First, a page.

As with Cubans, U.S. policy toward Haitians has also changed. Since September 22, 2016, Haitians deemed inadmissible have been detained by the Department of Homeland Security (DHS) and placed in expedited removal proceedings rather than permitted to enter the country. While the number of inadmissible Haitians arriving at ports of entry has continued to rise in FY 2017, reaching 7,129 during the first three months, it is unclear whether that increase is the result of migrants who traveled in 2016 still filtering in or represents new outflows.

Africans and Asians

Even as inflows of Africans and Asians at the Southwest border are rising, the numbers remain insignificant as a share of overall arrivals. As European countries have tightened migration restrictions after record inflows of asylum seekers and migrants in 2015, some Africans and Asians fleeing conflict and poverty appear to be flying to Latin American countries with relatively lenient visa policies, such as Ecuador, Brazil, and Cuba, then turning to established regional migration networks.

From January to July 2016, 7,882 Africans and Asians presented themselves at Mexican immigration checkpoints, compared to 4,261 in all of 2015 and 1,831 in 2014, according to Mexican authorities. Almost all of these migrants transit through Mexico to the United States. Migrant flows increased from several countries in particular. Mexican authorities apprehended 1,399 migrants from India and 552 from Nepal in the first half of 2016, compared to 140 and 72 in 2014, and 576 and 500 in 2015, respectively. There was also a less drastic but still steady increase in Ghanaians: 396 were apprehended in the first six months of 2016, compared to 169 in 2014.

Finally, countries in the region have recorded a sudden spike in migrants who report being from the Democratic Republic of Congo (DRC). Mexico apprehended one DRC migrant in 2014, eight in 2015, and 1,982 during the first six months of 2016. However, press reports suggest that Haitian migrants have claimed to be from the DRC, in hopes of being less likely targets for repatriation from Mexico and other transit countries. Although DRC migrant numbers are likely overstated due to this phenomenon, the other, less dramatic, increases in African and Asian migration are still essential to understanding the diversifying migrant flows traveling north.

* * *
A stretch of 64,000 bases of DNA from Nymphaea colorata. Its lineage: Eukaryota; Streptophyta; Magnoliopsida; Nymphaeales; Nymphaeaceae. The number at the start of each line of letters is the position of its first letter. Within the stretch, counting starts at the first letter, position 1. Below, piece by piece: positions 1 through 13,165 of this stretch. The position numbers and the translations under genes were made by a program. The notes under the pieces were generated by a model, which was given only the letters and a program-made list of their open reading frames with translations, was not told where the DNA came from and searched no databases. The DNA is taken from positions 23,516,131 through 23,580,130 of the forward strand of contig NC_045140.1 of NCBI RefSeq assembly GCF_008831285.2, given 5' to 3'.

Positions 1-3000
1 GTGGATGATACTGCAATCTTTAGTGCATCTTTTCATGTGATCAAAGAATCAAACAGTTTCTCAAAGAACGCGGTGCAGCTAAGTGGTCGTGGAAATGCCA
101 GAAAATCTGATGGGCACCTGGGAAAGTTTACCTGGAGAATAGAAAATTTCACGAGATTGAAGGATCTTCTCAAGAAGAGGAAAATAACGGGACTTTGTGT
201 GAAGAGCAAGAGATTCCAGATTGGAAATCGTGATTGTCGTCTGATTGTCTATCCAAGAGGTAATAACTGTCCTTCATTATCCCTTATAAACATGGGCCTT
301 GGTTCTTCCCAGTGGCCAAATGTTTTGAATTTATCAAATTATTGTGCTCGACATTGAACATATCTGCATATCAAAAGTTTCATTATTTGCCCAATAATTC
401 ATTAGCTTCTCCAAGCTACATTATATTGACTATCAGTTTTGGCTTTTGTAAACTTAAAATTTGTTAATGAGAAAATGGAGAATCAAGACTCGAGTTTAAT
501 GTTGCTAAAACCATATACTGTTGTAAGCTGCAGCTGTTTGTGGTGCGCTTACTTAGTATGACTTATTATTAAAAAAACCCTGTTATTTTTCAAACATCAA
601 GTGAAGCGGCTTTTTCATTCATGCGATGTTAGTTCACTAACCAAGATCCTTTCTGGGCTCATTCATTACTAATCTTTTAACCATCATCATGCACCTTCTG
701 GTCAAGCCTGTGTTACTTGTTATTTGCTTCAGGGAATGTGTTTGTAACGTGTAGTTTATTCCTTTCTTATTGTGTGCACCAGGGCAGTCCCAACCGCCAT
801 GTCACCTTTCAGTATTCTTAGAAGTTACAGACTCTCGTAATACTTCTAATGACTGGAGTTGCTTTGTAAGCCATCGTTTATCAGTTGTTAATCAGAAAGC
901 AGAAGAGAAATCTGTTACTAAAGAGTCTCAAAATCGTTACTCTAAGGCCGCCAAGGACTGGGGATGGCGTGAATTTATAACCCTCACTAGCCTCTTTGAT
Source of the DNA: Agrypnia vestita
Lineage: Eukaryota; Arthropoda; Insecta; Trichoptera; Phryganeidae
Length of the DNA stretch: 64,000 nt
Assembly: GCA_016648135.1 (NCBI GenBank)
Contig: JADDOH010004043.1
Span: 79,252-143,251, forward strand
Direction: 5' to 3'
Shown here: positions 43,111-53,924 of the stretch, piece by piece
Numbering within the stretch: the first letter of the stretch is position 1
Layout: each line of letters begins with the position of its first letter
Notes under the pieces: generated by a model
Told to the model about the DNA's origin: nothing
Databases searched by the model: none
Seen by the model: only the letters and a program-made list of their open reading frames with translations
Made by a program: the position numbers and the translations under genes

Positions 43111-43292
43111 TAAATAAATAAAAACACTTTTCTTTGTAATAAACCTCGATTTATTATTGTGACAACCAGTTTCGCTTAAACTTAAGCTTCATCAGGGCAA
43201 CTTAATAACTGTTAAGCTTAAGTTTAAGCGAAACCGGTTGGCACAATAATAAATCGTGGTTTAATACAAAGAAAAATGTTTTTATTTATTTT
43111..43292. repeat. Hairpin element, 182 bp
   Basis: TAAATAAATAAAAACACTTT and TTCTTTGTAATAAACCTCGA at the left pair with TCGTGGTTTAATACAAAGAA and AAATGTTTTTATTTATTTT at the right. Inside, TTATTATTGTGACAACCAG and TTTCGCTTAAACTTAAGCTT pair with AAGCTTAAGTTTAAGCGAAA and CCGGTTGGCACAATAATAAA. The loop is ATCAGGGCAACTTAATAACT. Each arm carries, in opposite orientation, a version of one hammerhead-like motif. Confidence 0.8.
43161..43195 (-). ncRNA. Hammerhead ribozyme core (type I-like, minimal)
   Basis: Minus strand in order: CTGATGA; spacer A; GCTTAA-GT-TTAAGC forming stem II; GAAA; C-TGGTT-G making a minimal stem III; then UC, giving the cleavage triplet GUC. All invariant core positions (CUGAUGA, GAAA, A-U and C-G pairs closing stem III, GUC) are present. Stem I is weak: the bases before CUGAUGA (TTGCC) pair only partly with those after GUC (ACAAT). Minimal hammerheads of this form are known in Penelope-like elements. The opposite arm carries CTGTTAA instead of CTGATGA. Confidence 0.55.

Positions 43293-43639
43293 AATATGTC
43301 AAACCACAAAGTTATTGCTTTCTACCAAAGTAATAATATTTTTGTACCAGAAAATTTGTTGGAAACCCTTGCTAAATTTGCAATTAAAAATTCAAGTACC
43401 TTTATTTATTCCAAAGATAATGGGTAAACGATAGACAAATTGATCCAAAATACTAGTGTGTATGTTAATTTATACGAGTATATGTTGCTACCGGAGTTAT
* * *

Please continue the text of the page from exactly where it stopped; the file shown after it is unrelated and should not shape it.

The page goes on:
Regional Responses

As these diverse flows grow, countries that historically have been sources for migrants rather than transit countries have had to reckon with the influx. They have often done so in an uncoordinated fashion, haphazardly closing borders and causing periodic buildups of migrants, overwhelming local shelters and infrastructure. Hundreds of Cubans occupied a bodega in Colombia for months. One northern Mexico shelter, accustomed to housing 600 migrants per month, hosted 1,000 monthly by September 2016—and another, accommodating 271 Haitians in October, reported turning away hundreds more. The pressure that these flows impose leads to public and governmental outcry against migrants and policies of neighboring countries, including the United States, which—as the ultimate destination for most—Central American publics and governments see as perpetuating the problem.

Over the longer term, these countries have unified forcefully, particularly surrounding Cuban migration. In August 2016, the foreign ministers of Colombia, Costa Rica, Ecuador, El Salvador, Guatemala, Mexico, Nicaragua, Panama, and Peru wrote Secretary of State John Kerry, urging termination of the “wet-foot, dry-foot” policy. They argued the U.S. policy encouraged “a disorderly, irregular, and unsafe flow of Cubans,” and also complained that even as the United States was granting preferential treatment to Cubans, far less generous policies were applied to Central American migrants.

Despite the longer-term unity, it is short-term reactions to the diversifying flows that have in some cases led to domino effects elsewhere:

  • Ecuador: The Ecuadoran government, a political ally of Cuba, abruptly started requiring visas from Cubans in November 2015, setting aside the visa-free travel that had made Ecuador a popular starting point for Cuban land journeys since 2008. This change was largely thought to be a response to pressure from the Cuban government as it tried to stem the emigrant flows. Many Cubans then altered their routes, flying into Guyana which still did not require entry visas.